November  in iSimangaliso Wetland Park heralds the beginning of one of the most special and awe-inspiring miracles of this world heritage site – the nesting of endangered turtles on the 220km golden shoreline. Annually, between the months of November and March, heralds the start of the leatherback turtles breeding season.

In this most ancient cycle of life, turtles return with almost magical accuracy to the very same beach where they hatched. The leatherback and loggerhead turtles haul their massive bodies out of the Indian Ocean and up to the base of the dunes, to lay their eggs.

Of the seven species of marine turtles worldwide, iSimangaliso’s protected coastline has five species, and its pristine beaches comprise one of the last significant laying sites in Africa for loggerheads and leatherbacks.

Turtle monitoring has been undertaken in the Park since the 1960’s, with turtles being measured and tagged. The leatherback turtles breeding season is the most important time for conservationists and park officials. The turtles of iSimangaliso have received significant conservation attention, producing a noteworthy increase in the loggerhead turtle population.

leatherback turtles breeding season
Image Source: Gwynne Howells iSimangaliso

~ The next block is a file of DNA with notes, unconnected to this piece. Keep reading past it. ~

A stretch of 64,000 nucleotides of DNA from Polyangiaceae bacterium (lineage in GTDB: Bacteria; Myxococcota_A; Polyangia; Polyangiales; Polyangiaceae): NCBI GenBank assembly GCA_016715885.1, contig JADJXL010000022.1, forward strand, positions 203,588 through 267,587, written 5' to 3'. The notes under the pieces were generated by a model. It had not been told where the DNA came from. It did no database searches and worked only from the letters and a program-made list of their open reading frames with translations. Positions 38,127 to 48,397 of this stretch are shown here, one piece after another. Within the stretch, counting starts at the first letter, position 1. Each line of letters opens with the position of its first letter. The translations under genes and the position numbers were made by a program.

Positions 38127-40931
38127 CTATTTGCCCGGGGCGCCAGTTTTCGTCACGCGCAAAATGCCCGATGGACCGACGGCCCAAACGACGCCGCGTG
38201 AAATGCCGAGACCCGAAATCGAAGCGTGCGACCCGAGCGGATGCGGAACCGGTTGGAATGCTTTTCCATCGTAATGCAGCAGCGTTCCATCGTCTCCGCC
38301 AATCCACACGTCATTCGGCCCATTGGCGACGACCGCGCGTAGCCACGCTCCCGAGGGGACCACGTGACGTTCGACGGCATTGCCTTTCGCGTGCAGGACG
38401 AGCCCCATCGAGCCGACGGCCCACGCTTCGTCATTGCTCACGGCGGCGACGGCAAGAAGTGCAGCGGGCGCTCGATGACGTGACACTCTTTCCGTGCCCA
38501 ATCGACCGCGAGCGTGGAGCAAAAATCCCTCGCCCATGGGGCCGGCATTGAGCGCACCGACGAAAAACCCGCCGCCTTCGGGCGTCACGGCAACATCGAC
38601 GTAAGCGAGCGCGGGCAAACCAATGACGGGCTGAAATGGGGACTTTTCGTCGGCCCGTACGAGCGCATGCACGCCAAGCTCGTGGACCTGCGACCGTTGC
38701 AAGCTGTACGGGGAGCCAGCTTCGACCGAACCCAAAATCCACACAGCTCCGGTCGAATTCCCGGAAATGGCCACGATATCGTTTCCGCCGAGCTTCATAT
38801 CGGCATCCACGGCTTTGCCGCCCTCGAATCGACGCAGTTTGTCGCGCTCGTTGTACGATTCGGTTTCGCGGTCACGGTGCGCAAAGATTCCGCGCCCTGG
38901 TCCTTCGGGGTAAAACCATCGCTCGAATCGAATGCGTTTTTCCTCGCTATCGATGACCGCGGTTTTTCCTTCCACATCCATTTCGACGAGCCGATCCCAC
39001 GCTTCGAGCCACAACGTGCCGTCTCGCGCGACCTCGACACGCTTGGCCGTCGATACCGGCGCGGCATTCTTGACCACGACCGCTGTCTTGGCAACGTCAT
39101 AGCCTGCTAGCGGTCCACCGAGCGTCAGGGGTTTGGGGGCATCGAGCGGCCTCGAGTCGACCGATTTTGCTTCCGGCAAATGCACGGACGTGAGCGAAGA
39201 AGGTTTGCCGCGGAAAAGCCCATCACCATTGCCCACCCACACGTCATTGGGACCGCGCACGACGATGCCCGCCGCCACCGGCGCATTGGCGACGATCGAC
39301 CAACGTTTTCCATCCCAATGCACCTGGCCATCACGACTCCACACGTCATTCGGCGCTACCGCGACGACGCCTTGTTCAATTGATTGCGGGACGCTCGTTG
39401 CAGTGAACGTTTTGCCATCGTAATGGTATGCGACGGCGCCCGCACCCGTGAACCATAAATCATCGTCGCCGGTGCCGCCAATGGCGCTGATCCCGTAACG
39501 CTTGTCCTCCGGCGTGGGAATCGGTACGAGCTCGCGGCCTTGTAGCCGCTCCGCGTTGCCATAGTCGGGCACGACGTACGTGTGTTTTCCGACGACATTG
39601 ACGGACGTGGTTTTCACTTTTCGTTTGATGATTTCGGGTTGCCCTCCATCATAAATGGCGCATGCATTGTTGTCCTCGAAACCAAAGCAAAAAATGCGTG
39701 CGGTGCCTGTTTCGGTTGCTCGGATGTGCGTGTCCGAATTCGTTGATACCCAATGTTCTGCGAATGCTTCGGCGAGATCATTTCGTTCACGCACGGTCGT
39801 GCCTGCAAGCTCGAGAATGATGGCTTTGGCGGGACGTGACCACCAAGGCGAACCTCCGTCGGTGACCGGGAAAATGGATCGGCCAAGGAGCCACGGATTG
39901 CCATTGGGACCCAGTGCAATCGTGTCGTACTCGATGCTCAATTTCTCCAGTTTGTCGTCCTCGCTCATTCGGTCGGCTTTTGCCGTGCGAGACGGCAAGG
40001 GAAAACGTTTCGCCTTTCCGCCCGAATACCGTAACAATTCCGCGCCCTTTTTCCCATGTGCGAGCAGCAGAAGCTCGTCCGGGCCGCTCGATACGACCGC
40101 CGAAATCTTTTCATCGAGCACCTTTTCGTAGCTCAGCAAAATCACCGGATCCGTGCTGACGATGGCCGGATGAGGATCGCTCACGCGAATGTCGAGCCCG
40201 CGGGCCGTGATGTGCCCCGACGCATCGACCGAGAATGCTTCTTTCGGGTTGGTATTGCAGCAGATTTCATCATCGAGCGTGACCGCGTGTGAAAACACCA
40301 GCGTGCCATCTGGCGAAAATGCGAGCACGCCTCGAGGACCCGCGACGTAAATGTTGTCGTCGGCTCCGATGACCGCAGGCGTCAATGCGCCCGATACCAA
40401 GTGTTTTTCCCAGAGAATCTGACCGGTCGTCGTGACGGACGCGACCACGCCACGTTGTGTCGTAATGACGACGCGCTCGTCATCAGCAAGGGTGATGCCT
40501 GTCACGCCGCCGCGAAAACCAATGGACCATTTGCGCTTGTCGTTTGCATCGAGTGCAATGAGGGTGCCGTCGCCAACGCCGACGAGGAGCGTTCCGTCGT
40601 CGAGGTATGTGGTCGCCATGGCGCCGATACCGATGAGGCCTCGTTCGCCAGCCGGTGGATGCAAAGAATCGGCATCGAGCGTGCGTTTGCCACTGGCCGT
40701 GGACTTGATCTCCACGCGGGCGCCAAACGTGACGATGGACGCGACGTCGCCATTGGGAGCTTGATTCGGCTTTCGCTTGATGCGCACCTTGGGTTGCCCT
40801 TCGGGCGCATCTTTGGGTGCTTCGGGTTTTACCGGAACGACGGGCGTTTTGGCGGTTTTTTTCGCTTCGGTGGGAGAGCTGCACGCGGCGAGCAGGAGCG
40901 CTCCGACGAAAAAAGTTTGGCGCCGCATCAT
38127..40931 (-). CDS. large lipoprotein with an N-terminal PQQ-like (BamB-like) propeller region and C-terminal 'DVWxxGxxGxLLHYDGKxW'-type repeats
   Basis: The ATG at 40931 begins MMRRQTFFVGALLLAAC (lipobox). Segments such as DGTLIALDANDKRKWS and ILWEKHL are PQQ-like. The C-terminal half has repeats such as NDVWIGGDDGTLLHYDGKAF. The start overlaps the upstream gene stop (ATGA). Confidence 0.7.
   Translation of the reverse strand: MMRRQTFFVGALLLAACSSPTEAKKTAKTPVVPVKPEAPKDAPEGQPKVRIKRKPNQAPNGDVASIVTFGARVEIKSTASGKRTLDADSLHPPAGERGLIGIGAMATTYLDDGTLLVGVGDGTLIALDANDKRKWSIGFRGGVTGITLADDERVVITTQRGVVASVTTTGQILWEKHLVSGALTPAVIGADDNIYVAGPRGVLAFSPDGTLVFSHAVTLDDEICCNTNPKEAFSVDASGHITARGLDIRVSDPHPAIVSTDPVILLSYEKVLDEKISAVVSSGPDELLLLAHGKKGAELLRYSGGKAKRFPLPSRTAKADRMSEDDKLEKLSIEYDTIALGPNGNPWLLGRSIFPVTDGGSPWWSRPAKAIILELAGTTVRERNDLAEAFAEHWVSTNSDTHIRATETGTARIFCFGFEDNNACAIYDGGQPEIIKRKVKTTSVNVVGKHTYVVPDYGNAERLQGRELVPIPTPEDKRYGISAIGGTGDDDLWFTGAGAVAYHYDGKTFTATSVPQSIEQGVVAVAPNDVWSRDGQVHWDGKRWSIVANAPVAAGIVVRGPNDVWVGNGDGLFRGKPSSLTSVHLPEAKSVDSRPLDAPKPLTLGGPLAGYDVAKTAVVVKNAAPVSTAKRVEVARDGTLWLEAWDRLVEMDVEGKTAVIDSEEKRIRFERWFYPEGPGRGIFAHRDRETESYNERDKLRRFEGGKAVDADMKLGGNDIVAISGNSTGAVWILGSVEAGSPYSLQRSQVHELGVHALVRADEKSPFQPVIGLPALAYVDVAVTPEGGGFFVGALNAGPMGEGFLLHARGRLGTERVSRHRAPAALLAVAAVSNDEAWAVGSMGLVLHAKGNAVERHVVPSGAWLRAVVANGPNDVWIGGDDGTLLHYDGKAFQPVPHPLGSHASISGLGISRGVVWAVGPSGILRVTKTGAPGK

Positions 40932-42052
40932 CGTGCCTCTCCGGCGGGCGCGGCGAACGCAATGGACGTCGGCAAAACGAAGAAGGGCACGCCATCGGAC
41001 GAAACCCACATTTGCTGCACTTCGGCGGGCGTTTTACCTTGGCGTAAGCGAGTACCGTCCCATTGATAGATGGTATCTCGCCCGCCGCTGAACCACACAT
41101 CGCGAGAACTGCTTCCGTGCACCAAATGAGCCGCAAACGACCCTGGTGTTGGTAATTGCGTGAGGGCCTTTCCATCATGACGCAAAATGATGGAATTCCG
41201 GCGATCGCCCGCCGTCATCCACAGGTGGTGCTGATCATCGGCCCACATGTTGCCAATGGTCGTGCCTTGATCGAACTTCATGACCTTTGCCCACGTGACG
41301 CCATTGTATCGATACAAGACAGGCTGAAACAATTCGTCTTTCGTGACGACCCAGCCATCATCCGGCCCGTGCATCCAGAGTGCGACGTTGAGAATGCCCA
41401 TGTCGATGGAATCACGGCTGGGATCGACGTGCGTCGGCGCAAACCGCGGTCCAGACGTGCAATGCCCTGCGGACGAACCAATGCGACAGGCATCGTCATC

“With less than 100 laying females coming ashore each year, iSimangaliso’s leatherback turtles, the most southern population in the world, are rarer than black rhino and critically endangered.

This means they could go extinct in our lifetime. Having survived aeons and ice ages along with rhinos, and at a time when over 1000 biological species are going extinct globally every year, their future survival lies with all of us,” said iSimangaliso CEO Andrew Zaloumis. “As site managers, our challenge is that once they leave our shores and swim across the high seas, they undertake epic journeys, travelling as far as Australia and India.

During these journeys, which occur between nesting periods, the leatherbacks spend their time foraging. They feed on pelagic (open ocean) invertebrates such as jellyfish and this makes them extremely vulnerable to threats such as long line fishing methods and pollution.

Plastic bags are often mistaken for jellyfish by these feeding animals, ultimately killing the animals that ingest them.”

Summery statistics for Loggerhead and Leatherback turtles nesting in iSimangaliso
LOGGERHEADS LEATHERBACKS
Population Size 700 females per season 70 females per season
Population trend Increasing Stable
Size (average shell length) 86cm 160cm
Diet of adult turtles crabs, snails and starfish jellyfish
Age to sexual maturity 36 years 12 years
Breeding frequency (number of years between nesting seasons) 3 years 3 years
Reproductive lifespan (number of years between first and last nesting) 18 years 16 years
Number of eggs per female over a nesting season 390 eggs 700 eggs
Emergence success (percentage eggs that produce viable hatchlings) 80% 70%
Number of hatchlings produced per female per season 300 hatchlings 480 hatchlings
Total hatchlings produced per year 63 000-144 000 36 000-52 000

Have you experienced first hand the leatherback turtles breeding season? Seeing this miracle of nature is a moving experience, share with us your experience the largest of all living turtles.

Article by guest author Gwynne Howells, Ezemvelo KZN Wildlife.

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